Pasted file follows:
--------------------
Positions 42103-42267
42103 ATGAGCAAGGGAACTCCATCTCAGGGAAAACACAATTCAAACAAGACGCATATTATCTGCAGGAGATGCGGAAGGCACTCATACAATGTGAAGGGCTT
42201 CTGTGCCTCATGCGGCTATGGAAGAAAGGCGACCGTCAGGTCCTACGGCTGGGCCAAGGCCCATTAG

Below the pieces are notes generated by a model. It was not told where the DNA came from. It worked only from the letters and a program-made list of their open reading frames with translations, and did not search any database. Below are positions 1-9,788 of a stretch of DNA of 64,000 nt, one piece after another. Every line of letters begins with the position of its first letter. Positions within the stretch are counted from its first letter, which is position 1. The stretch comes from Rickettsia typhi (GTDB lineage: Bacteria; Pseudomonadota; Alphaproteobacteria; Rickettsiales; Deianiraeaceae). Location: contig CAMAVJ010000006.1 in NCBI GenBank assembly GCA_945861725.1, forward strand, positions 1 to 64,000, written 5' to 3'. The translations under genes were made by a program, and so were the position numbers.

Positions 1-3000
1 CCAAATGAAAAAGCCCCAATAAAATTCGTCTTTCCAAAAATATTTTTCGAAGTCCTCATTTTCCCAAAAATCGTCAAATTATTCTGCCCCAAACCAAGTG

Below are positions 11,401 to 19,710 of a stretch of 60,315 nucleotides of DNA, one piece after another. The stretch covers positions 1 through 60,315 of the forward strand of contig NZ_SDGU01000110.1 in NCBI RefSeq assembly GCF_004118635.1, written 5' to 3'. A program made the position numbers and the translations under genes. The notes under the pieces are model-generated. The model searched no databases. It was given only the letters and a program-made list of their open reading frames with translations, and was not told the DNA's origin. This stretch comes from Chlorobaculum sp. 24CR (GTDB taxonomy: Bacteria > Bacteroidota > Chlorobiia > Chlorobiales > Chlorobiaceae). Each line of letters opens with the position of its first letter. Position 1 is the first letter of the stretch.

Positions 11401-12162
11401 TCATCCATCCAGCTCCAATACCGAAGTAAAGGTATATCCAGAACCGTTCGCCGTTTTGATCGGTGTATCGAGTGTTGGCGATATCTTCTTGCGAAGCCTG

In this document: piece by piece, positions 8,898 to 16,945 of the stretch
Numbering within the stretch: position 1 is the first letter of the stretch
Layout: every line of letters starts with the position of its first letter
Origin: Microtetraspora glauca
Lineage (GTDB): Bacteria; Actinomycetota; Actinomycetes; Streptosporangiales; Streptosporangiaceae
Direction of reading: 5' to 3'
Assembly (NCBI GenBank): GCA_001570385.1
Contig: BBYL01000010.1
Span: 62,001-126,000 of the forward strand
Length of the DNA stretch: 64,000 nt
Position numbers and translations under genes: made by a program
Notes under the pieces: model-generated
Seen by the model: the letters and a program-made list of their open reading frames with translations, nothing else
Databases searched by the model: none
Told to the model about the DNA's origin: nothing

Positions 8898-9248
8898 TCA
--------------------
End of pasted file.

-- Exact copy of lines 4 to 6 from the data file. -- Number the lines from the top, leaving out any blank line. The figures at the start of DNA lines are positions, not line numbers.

Below the pieces are notes generated by a model. It was not told where the DNA came from. It worked only from the letters and a program-made list of their open reading frames with translations, and did not search any database. Below are positions 1-9,788 of a stretch of DNA of 64,000 nt, one piece after another. Every line of letters begins with the position of its first letter. Positions within the stretch are counted from its first letter, which is position 1. The stretch comes from Rickettsia typhi (GTDB lineage: Bacteria; Pseudomonadota; Alphaproteobacteria; Rickettsiales; Deianiraeaceae). Location: contig CAMAVJ010000006.1 in NCBI GenBank assembly GCA_945861725.1, forward strand, positions 1 to 64,000, written 5' to 3'. The translations under genes were made by a program, and so were the position numbers.

Positions 1-3000
1 CCAAATGAAAAAGCCCCAATAAAATTCGTCTTTCCAAAAATATTTTTCGAAGTCCTCATTTTCCCAAAAATCGTCAAATTATTCTGCCCCAAACCAAGTG